I absolutely adore how incredibly weird this watch is. Produced and designed in Russia by the traditional Moscow-based brand Slava, this is one version of the limited-edition Slava Russian Roulette (AKA “RUssian RUlette”). The elegance of the product is that even though its design and story are unique, the concept is very straightforward. This is what I like about all good Russian ideas; they do not circumlocute the issue. Wearing this watch, you can play a safe version of Russian Roulette, a strange and deadly gambling game.

The “Russian Roulette complication” execution is very good. The watch has two mechanical features that, together, allow you to play the game. First and most important is a caseback that spins (not connected to the caseback, which allows you to spin it while wearing it). This middle ring in the case is connected to magnets, which solidly hold the ring in place when it is not spinning on its own momentum. This action is very pleasing, and it would be an honest statement to suggest that a major value of the watch is in its ability to be a wearable fidget spinner.

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If you take the watch off your wrist and view the caseback, you can see the position of the single “bullet” in the six-round “chamber” visible through the sapphire crystal caseback. The bullet back has the initials and birth year of a Russian entertainer who inspired the idea for the watch with Slava. (More on him a bit later.) On the dial of the watch is a window at 12 o’clock with blued metal diaphragm shutters. A pusher on the top of the watch case covers the diaphragm and reveals either a blank space (you are safe), or a skull and crossbones motif (you are dead, the bullet is behind the window). By spinning the barrel in the middle of the case, then viewing inside of the dial window, one can play Russian Roulette (safely).

Slava debuted the Russian Roulette watch in four aesthetic versions. Really, the only differences are the dial and case colors. This mostly polished steel reference 1900201/300-NH05 Russian Roulette model is actually the most conservative of the bunch. The case is water-resistant to 100 meters and is 47mm-wide. It is about 17mm-thick and has a lug-to-lug distance of about 50mm. Given its size and bulk, the Russian Roulette watch is remarkably wearable, though it does have a very specific design that will appeal to some, and be predictably odd to others.

Given the unique mechanism, this is among Slava’s more expensive collector’s-theme watches, but most Slava watches are lower-priced. The elaborate case design includes laser-etched decor on the sides and lugs of the case, as well as a rich relief dial which, in one fell swoop, celebrates guns, Russian Roulette, American biker culture, and catacombs. Who better to devise such a design than a popular Russian actor, writer, and priest!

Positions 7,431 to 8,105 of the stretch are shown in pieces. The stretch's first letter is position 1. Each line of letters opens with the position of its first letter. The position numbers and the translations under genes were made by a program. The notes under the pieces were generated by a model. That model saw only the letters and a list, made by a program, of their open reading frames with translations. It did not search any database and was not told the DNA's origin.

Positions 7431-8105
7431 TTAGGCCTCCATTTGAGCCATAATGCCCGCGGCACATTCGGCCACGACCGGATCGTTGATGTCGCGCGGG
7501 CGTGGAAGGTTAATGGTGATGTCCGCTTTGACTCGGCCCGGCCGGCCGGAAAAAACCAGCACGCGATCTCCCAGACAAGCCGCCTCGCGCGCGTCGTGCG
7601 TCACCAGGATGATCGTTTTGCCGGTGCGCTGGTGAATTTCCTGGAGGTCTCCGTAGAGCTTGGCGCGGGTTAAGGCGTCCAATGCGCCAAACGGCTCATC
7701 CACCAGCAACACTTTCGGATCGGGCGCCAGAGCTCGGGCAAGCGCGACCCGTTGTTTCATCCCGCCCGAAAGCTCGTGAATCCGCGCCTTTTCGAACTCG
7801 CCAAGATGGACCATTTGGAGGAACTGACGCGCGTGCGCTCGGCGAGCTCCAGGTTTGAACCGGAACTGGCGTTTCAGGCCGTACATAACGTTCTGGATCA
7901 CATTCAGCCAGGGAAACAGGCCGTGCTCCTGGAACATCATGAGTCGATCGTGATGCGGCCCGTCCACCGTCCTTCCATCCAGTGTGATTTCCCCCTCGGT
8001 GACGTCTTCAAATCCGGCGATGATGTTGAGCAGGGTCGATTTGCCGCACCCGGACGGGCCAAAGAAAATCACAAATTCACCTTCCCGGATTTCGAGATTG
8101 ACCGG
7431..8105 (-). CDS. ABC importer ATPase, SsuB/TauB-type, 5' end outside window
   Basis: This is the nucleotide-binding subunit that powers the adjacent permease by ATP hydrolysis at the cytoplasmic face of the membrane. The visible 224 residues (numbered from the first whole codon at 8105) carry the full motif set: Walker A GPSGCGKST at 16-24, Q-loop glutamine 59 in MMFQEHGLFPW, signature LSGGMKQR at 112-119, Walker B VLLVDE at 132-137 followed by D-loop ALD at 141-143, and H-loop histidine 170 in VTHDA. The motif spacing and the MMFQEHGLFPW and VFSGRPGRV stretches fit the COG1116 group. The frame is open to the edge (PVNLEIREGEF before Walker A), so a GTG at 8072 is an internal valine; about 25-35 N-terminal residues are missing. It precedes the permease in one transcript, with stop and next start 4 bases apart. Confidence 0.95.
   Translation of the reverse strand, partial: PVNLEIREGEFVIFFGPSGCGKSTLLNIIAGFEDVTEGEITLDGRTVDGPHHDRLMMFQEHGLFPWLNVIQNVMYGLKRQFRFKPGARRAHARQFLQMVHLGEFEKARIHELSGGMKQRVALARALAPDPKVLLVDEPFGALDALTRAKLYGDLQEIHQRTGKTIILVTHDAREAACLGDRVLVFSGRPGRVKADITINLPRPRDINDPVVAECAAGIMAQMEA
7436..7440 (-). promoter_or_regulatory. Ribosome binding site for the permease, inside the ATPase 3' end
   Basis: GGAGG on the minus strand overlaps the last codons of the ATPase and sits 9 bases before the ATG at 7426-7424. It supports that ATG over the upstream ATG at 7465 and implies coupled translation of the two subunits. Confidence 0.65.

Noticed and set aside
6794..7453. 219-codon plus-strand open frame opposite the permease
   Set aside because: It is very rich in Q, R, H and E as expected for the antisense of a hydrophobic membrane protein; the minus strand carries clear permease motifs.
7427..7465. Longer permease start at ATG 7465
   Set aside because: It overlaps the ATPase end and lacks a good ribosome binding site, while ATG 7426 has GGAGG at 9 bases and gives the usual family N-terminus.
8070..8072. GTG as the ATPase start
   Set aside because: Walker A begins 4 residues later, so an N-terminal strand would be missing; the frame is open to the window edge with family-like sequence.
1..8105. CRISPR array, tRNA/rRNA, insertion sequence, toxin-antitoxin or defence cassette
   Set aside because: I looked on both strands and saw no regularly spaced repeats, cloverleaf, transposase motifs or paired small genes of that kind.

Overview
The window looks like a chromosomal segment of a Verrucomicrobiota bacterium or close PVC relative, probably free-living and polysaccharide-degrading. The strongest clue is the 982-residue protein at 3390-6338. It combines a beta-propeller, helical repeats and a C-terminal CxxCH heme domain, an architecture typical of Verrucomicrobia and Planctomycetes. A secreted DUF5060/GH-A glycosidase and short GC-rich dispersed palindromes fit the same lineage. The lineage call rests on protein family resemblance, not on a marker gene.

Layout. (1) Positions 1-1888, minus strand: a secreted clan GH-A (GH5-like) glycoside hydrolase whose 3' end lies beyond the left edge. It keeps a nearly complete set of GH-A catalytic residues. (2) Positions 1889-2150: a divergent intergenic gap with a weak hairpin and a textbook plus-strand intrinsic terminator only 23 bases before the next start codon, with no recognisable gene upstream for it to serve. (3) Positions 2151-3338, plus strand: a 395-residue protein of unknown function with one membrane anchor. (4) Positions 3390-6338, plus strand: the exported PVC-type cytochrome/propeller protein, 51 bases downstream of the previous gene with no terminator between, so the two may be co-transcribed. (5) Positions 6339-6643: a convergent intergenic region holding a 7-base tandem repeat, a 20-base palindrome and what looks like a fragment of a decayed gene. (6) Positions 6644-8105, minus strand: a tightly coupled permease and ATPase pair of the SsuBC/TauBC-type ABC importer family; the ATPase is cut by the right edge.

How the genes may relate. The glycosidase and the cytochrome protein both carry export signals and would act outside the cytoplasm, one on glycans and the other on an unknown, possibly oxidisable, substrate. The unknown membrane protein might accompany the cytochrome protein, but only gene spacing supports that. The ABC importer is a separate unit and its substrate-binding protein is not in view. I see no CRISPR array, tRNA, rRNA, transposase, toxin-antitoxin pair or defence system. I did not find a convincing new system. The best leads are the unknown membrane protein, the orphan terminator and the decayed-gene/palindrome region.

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They call it a “killer novelty.” The Russian Roulette watch was debuted as a collaboration between Slava and Mr. Ivan Ivanovich Okhlobystin. He isn’t very well-known in the West, but he has been in over a dozen movies since the early 1990s and has also written a few films. In the 1990s, he apparently “withdrew to a monastery” and became a Russian Orthodox priest. In around 2010, he voluntarily gave up his religious career and returned to entertainment. The Russian Roulette watch is apparently the timepiece wearable for him. Perhaps for those who know his work or personality well, this connection makes sense. Not knowing Ivanovich’s work, I’m able to completely interdependently admire the fun little toy that Slava was able to come up with.

Inside the watch is Japanese movement — even though some other Slava watches contain Russian-made mechanical movements — a Seiko Instruments caliber NH05 automatic movement. It operates at 3Hz and has about 30 hours of power reserve. This is an intentionally small movement because it needs to take up a relatively limited space inside the case given the features related to the Russian Roulette elements.

Attached to the watch is a leather strap, which has metal cap end-links that add to the macho style of the watch. I do have one gripe with the strap, and that is the fact that putting the excess strap in the first loop on the opposite strap is too challenging given the loops are both a bit too tight and also secured in place. Machismo is really what this timepiece is all about, and it is also a concept notable for its popularity among men in Russia (the most famous ones also included). Slava made a very macho watch that is also a byproduct of Russian culture. It celebrates a historic Russian watchmaker, and it also plays to the sense of humor and interests of at least one particular facet of Russian culture. In that regard, the Slava Russian Roulette is a very clear and unadulterated execution of a theme — in other words, good wearable mechanical art.

Slava may have done it in a more focused manner, but it isn’t the first to create a Russian Roulette-themed watch. That honor goes to Mr. Yvan Arpa, who explored the theme of Russian Roulette and bullets in his various Artya Son Of A Gun collection (aBlogtoWatch hands-on here) watches. Admittedly, Artya sold most of the Son Of A Gun watches to Russian customers.

The appetite for this grizzly gun game appears to be alive and well. For what it’s worth, the watch is well-done, the game mechanism feels refined, and the overall outcome is that Slava has just entered a strong contender for appeal in the actually rather large “skull-themed” watches category. And unlike most skull watches, this one comes with a built-in tension-releasing toy. Price for the limited edition (of 500 pieces per case) Slava Russian Roulette is 195,000 Roubles (or about $2,655 USD). Learn more or order at the Slava watches website here.

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